The technological function and labelling of nitrates and nitrites in meat products: Plant sources vs traditional cure
Nitrate and nitrite salts have been used for centuries as curing agents to preserve meat. Recent dietary guidelines to reduce red and processed meats have provided a scientific and media focus on the safety of these food additives in cured meat products. As a consequence, new sources of “clean-label” nitrate and nitrite are being developed by the industry and are currently being used in commercial products with “no nitrite” or “no nitrate” claims. Product processing, safety and labelling are discussed for both traditional curing salts and plant materials/extracts as sources of nitrates and nitrites in relation to their technological function in cured meat.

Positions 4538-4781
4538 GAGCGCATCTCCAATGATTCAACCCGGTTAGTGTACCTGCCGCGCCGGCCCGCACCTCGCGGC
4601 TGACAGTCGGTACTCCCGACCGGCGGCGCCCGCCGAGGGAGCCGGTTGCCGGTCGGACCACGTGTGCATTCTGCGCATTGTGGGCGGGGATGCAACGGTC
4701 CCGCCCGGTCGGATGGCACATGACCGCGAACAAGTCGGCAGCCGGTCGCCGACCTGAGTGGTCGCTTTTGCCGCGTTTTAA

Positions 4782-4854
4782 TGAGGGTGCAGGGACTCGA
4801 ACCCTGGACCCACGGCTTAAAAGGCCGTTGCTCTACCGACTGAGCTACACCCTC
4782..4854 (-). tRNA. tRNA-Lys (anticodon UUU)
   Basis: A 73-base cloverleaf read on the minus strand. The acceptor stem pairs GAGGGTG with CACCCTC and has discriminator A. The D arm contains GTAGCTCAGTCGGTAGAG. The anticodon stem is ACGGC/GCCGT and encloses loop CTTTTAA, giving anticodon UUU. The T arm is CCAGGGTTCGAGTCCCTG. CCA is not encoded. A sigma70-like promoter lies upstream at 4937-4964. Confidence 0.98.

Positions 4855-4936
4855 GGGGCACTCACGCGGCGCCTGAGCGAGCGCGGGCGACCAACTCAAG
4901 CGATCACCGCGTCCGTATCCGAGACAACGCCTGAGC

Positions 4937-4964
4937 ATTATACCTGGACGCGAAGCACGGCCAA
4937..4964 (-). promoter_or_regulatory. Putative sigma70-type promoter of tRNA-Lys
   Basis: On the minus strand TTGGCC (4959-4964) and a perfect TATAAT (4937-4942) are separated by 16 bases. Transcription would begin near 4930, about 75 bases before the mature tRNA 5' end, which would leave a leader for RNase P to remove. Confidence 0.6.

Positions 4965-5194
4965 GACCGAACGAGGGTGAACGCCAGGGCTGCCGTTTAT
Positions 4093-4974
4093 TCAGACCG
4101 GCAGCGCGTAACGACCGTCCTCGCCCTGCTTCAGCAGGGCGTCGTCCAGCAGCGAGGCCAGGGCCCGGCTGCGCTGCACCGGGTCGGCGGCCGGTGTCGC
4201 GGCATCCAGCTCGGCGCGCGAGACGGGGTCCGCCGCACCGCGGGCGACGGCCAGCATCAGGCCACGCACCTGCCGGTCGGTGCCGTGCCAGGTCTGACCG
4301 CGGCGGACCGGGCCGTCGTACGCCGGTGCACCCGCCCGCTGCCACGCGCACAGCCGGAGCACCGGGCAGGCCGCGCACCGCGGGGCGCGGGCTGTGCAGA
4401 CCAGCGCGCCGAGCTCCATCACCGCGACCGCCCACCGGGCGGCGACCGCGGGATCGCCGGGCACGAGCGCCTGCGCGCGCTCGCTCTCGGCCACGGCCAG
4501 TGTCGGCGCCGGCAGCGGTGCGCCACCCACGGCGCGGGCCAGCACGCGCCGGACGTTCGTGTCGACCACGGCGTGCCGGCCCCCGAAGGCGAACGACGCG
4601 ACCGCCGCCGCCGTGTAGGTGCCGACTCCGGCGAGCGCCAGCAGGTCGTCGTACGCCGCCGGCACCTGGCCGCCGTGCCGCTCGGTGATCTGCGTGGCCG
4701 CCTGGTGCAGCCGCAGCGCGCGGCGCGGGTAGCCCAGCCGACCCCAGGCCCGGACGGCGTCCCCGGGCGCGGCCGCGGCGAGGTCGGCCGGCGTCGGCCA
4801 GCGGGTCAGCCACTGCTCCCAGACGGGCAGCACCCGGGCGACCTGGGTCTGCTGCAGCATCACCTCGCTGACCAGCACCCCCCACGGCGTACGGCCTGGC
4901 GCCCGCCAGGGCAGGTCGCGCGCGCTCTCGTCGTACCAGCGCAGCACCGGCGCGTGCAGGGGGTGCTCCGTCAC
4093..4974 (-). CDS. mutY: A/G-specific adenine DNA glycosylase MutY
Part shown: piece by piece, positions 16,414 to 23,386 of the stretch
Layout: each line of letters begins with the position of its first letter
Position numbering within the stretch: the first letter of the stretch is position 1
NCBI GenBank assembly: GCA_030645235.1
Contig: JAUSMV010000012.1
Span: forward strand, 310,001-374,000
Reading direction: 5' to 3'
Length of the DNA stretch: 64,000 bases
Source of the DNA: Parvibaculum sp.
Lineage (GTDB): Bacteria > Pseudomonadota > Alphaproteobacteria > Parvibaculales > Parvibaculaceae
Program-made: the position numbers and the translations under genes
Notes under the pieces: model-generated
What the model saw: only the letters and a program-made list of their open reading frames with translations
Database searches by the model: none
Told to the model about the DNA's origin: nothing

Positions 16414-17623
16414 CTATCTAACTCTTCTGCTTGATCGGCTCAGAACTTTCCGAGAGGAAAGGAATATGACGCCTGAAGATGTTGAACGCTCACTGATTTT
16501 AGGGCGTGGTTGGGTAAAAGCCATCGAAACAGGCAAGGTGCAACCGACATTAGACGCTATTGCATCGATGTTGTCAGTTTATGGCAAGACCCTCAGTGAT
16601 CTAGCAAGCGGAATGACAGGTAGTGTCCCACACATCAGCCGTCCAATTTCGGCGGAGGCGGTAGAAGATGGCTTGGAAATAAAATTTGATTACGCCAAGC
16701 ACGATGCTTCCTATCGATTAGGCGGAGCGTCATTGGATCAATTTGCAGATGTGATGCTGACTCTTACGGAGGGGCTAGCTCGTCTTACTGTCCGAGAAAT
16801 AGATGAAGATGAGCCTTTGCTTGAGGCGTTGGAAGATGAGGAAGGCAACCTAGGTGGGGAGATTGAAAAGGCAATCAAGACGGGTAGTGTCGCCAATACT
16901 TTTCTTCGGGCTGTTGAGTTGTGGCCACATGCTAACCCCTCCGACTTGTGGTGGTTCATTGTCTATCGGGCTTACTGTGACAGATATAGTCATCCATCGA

Meat and processed meat products remain a popular food choice providing important dietary nutrients including protein and essential micronutrients (1). However, since the publication of the World Health Organisation (WHO) 2015 report (2) regarding the carcinogenic potential of red meat and processed meat in the diet there has been a global media focus on the issues which have not always provided information to the public in a balanced or contextual way (3,4). Other expert panels have tried to address the fundamental misunderstandings in the media and re-balance information from the evidence for meat consumers (1, 5).
Overall and in terms of the possible impact of red meat and processed meat on cardiometabolic and cancer outcomes there seems to be only low-certainty of evidence of a very small reduction of cancer and other adverse health consequences of reducing consumption (6). This does not mean that there is no risk but in terms of a comparative risk assessment approach, a study in The Lancet (7) has shown that diets high in sodium, low in whole grains, fruits nuts and vegetables c ...